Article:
Continued from here.
In areas of our lives that have never been a struggle, it can be easy to judge others who are struggling. For example, I am not vulnerable to alcoholism. I can drink a beer one day and go months, or even years, without having another beer. Then, if I have a beer again, I have complete freedom about whether to drink a second beer or not. Addiction to alcoholism has never been an issue for me. Thus, in my flesh, it could be easy for me to judge an alcoholic as I expect that person’s experience with alcohol to be the same as mine.
However, I have been addicted to food through an eating disorder, so I have a frame of reference for how difficult it must be for an alcoholic to choose not to drink. I remember the internal drive inside to “stuff down” an entire bag of Doritos in one sitting and how “impossible” it was for me to stop eating/bingeing once I started. Because God healed my addiction slowly, I have deep compassion for someone working through the Alcoholics Anonymous program. I know the challenge of making a healthy choice minute-by-minute, hour-by-hour, and day-by-day and how easily months of progress can be cast aside in a moment of weakness. I would not have this empathy if God had not healed me with a slow miracle.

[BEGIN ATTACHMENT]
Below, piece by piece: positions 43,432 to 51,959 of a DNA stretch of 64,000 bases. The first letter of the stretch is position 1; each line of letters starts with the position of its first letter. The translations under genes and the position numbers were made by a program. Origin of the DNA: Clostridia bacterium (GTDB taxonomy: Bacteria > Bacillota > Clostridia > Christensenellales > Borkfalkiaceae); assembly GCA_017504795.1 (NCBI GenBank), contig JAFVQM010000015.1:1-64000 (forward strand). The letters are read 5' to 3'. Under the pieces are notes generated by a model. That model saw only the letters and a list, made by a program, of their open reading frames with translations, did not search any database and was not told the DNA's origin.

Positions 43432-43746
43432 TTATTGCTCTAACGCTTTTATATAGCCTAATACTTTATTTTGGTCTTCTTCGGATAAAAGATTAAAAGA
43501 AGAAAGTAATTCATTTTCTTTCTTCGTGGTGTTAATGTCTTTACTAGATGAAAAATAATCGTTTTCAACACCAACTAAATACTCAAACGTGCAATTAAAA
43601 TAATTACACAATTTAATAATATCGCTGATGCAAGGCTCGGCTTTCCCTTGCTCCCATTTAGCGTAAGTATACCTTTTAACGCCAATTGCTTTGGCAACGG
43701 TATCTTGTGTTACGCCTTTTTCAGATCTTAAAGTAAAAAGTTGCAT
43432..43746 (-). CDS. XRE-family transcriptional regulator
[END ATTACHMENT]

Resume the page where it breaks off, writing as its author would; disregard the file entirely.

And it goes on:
Being judged in an area of one’s deepest weakness is particularly painful. I have been on the receiving end of that type of judgment, and it cuts deeply when someone pours salt onto your open wounds. God fully understands our weaknesses and vulnerabilities, and He is gentle with us as He guides us toward what we need to do to participate in His slow miracle. Being healed through a slow miracle helps us better understand how to demonstrate this aspect of God’s character to others who are struggling in their own difficult or impossible situations.
To be continued…
[Graphic: Cartoon of Grace grimacing and holding up her fist while saying, “The struggle is real.” Courtesy Bitmoji.]